The IRS has announced a tax relief package for taxpayers in Louisiana who are affected by the intrusion of a mass of seawater from the Gulf of Mexico that has been steadily forcing its way up the Mississippi River and threatening drinking water.
People who live or run a business in Jefferson, Orleans, Plaquemines, or St. Bernard parishes qualify for the relief, which covers various filing and payment deadlines.
"As a result of the historic drought throughout the Mississippi River Valley, the rate of freshwater flowing down the Mississippi River has been dramatically low, allowing an intrusion of saltwater from the Gulf of Mexico to make its way upriver," Mr. Edwards said.
He said that Plaquemines Parish was already being affected by the intrusion, while other parishes—St. Bernard, Jefferson, and Orleans—are projected to be affected over the next month.
The IRS's tax relief initiative covers tax filing and payment deadlines that occurred from Sept. 20, 2023, through Feb. 15, 2024.
Deadlines ExtendedThe IRS said that the extension—generally until Feb. 15, 2024—provides some breathing room for those struggling in the aftermath of the saltwater intrusion.
People who had a valid extension to file their 2022 return, which was due to expire on Oct. 16, 2023, are now granted an extension until Feb. 15, 2024. However, the IRS noted that this extension applies only to filing and not to tax payments related to those 2022 returns, which were due on April 18, 2023.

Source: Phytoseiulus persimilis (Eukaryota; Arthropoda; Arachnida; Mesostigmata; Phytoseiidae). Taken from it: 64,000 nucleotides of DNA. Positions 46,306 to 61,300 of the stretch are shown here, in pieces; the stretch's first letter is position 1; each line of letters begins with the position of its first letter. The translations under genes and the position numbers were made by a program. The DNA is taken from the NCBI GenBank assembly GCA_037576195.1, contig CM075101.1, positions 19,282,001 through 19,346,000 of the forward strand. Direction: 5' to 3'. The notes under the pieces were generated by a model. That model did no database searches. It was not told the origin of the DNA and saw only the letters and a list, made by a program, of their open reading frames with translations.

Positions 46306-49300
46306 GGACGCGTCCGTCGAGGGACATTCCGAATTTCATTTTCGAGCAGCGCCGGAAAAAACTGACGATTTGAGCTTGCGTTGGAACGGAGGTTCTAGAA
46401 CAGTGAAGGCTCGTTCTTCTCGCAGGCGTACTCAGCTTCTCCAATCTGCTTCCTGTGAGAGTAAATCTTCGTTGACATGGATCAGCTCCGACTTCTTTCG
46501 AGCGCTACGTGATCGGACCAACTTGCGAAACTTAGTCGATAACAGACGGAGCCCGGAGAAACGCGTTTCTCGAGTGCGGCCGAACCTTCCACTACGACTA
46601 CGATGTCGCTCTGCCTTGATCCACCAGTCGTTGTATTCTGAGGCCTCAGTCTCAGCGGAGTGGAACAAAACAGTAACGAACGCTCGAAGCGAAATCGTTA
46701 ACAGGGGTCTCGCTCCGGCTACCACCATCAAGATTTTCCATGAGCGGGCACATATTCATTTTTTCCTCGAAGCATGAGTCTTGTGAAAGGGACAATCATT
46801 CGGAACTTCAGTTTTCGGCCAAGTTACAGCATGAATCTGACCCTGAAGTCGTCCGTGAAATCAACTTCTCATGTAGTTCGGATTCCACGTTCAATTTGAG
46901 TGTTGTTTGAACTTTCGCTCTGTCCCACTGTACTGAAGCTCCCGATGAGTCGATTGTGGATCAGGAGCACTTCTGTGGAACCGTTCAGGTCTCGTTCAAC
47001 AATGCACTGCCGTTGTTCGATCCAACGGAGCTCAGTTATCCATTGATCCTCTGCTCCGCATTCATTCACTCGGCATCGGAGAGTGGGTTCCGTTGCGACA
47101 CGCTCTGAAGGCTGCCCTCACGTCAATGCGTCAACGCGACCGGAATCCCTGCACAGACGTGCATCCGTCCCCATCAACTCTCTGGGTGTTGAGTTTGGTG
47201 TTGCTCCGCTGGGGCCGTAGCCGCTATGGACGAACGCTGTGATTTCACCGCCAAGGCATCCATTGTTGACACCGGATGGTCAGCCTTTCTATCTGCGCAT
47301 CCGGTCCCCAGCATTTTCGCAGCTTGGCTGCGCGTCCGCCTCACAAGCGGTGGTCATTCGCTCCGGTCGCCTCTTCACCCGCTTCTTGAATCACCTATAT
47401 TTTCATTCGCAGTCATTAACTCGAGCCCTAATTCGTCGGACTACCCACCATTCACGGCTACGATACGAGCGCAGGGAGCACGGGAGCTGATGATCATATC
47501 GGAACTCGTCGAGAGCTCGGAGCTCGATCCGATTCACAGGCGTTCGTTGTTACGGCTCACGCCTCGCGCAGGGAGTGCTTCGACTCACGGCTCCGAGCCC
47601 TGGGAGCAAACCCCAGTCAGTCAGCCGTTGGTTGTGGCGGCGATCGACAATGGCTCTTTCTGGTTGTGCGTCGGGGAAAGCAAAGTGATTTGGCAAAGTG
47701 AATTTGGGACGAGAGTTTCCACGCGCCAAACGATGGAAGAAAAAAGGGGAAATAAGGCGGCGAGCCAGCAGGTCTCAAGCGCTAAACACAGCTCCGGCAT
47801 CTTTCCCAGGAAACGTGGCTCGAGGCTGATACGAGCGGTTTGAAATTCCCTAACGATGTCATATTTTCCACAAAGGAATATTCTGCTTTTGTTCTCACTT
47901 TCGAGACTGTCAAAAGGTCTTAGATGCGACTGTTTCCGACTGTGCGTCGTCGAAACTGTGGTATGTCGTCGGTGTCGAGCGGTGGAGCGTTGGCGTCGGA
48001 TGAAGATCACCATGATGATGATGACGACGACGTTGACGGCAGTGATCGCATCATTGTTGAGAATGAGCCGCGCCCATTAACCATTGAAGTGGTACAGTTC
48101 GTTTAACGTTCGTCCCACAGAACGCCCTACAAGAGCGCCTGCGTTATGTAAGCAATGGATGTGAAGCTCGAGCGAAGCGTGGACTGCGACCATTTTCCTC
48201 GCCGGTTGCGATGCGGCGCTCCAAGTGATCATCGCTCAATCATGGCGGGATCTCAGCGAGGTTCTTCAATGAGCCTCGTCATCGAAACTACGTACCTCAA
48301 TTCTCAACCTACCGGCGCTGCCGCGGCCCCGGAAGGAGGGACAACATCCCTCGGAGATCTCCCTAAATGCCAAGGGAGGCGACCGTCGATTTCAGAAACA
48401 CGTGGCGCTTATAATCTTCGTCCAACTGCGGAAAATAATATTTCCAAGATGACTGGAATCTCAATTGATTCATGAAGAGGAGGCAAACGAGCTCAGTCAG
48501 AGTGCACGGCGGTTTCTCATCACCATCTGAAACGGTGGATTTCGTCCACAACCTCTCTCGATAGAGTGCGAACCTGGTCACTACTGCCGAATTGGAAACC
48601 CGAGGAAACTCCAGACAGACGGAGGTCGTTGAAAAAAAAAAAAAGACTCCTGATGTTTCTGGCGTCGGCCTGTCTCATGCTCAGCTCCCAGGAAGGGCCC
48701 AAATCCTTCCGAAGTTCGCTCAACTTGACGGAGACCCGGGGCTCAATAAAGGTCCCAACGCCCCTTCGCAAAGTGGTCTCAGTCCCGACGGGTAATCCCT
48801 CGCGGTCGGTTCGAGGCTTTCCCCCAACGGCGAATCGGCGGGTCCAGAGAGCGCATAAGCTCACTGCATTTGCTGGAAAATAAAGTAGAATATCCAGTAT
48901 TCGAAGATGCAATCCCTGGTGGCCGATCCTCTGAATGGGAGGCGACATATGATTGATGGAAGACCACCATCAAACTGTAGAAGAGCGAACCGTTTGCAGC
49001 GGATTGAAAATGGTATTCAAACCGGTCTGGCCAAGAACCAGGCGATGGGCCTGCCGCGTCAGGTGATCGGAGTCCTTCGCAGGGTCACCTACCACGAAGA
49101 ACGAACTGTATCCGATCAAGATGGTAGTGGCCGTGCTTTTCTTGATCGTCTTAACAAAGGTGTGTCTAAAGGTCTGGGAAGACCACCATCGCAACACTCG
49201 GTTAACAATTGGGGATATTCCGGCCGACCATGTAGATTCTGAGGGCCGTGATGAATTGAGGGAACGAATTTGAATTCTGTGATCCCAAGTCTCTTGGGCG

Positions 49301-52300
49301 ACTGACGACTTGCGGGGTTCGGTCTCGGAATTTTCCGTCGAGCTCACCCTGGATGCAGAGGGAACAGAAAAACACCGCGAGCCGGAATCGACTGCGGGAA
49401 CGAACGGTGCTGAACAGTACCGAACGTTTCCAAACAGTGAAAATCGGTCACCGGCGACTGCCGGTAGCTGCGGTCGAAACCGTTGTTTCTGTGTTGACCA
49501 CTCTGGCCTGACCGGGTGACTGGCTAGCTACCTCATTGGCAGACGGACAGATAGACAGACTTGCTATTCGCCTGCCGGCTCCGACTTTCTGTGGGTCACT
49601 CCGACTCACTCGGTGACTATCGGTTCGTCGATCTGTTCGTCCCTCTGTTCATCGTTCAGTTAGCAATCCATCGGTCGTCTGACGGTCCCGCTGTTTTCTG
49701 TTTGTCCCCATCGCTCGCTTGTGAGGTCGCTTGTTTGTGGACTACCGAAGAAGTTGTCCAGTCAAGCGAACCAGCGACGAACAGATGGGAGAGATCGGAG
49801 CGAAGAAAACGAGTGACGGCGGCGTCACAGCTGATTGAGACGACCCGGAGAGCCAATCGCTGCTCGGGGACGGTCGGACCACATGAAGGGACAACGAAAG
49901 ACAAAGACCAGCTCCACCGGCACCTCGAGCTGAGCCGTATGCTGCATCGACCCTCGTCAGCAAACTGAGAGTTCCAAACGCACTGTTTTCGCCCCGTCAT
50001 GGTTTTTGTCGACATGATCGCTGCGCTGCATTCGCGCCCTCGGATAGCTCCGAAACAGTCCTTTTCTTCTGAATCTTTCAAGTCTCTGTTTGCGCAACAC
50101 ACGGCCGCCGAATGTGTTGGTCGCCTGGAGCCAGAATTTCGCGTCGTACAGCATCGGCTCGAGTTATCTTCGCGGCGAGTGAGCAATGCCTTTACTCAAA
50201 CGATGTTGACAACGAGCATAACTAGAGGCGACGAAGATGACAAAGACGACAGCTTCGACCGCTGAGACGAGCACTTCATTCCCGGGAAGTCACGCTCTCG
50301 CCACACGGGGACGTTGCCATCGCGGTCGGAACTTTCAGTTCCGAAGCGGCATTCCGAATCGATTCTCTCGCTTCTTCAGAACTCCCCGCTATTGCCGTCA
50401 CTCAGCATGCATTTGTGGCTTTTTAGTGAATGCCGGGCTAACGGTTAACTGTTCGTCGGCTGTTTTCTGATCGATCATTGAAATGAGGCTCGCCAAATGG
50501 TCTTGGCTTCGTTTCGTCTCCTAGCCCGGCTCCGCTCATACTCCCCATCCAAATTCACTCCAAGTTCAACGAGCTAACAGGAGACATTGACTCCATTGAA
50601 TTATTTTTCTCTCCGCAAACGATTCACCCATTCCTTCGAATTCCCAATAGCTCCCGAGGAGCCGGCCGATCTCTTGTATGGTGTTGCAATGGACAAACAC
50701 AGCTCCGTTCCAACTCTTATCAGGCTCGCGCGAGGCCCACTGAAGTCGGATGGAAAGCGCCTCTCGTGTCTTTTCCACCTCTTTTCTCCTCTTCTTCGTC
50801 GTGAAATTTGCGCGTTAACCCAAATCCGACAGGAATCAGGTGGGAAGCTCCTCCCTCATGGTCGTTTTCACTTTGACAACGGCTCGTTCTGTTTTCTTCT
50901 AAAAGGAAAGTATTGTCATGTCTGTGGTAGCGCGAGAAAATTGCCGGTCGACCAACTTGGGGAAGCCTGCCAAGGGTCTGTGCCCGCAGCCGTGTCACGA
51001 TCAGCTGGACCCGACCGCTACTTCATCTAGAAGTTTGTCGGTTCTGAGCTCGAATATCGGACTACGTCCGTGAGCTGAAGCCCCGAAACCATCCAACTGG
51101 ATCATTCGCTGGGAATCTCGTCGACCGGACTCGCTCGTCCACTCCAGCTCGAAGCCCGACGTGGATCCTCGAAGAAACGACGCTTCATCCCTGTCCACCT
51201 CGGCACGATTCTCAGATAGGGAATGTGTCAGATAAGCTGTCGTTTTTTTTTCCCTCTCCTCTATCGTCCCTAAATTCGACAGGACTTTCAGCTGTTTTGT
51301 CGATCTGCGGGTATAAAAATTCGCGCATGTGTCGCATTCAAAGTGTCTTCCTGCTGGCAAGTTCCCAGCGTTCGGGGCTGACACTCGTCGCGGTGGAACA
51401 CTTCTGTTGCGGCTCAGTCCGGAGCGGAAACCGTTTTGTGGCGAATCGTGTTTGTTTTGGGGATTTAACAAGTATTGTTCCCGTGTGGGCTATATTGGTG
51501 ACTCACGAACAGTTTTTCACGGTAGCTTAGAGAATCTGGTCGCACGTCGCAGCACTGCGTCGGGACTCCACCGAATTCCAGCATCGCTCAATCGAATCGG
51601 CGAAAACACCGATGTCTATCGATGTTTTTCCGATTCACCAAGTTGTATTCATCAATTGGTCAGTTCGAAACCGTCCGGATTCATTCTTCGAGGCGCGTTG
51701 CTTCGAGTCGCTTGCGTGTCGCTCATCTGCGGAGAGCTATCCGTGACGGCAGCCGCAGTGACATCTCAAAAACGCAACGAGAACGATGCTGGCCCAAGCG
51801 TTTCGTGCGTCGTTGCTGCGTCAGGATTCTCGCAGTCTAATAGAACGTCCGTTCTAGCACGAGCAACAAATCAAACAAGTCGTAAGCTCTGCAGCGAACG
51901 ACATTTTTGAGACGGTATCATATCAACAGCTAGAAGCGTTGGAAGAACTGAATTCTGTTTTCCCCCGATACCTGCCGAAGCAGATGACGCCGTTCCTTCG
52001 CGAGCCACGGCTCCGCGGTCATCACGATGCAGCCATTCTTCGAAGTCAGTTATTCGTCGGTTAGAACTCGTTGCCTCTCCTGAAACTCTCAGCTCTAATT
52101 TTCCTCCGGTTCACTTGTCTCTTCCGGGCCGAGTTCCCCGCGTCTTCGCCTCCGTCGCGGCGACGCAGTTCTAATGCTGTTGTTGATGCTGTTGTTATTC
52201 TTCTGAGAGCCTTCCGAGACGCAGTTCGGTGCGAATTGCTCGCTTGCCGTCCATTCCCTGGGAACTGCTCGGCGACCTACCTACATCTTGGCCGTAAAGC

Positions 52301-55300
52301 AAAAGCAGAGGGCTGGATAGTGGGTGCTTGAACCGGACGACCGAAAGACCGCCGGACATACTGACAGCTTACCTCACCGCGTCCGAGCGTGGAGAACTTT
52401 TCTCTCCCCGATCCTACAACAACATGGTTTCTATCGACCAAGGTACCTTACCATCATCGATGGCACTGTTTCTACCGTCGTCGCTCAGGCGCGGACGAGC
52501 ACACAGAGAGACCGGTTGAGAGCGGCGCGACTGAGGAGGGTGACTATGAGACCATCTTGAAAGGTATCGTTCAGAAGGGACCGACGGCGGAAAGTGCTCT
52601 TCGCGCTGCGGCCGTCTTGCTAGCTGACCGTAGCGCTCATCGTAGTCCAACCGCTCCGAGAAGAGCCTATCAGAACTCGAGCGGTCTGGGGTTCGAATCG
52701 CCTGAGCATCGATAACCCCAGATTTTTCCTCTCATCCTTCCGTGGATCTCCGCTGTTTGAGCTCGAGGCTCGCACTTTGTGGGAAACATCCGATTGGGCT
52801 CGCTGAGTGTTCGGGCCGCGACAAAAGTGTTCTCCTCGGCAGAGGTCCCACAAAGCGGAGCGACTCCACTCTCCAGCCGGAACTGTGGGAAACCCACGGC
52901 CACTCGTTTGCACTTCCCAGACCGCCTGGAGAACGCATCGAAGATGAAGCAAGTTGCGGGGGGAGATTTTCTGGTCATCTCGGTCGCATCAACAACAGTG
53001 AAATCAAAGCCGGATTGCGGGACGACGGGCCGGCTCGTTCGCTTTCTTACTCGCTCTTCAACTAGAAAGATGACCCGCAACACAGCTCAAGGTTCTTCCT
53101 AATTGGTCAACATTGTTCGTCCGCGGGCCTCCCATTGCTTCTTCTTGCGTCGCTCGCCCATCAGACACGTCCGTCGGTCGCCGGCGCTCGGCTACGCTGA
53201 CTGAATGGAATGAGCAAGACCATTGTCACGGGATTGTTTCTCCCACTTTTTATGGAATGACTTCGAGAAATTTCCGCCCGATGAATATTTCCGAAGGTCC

Also, quarterly estimated income tax payments that were normally due on Jan. 16, 2024, are now also extended until Feb. 15, 2024. The same extension applies to quarterly payroll and excise tax returns, which were originally due on Oct. 31, 2023, and Jan. 31, 2024, respectively.
Calendar-year corporations with extensions expiring on Oct. 16, 2023, and calendar-year, tax-exempt organizations with extensions expiring on Nov. 15, 2023, are also eligible for this relief.
Additionally, penalties for the failure to make payroll and excise tax deposits due on or after Sept. 20, 2023, and before Oct. 5, 2023, will be abated provided the deposits are made by Oct. 5, 2023.
Affected taxpayers located within the disaster area will receive automatic filing and penalty relief and are not required to contact the IRS separately.
Some affected taxpayers who do not have an IRS address of record in the disaster area could receive late filing or late payment penalty notices from the IRS. In such cases, taxpayers should call the number on the notice to have the penalty abated.
Salt Threatens Drinking Water SupplyNormally, freshwater flows downriver along the Mississippi River and pushes against the salty water in the Gulf of Mexico, keeping it at bay.
But historically low rainwater in the Mississippi River basin has led to a drought, hampering the river's ability to prevent salty water from intruding, posing a risk to drinking water supplies.
Mr. Edwards has urged residents not to panic, noting that various efforts were underway to mitigate the effects of the saltwater wedge.
The U.S. Army Corps is working to increase the height of an existing underwater levee, and drinking water is being brought in by barge to affected residents in parts of the state.
Initially, there were plans to barge in 15 million gallons of water over the course of the first week of deliveries. Plans are now to increase that to as much as 36 million gallons per day.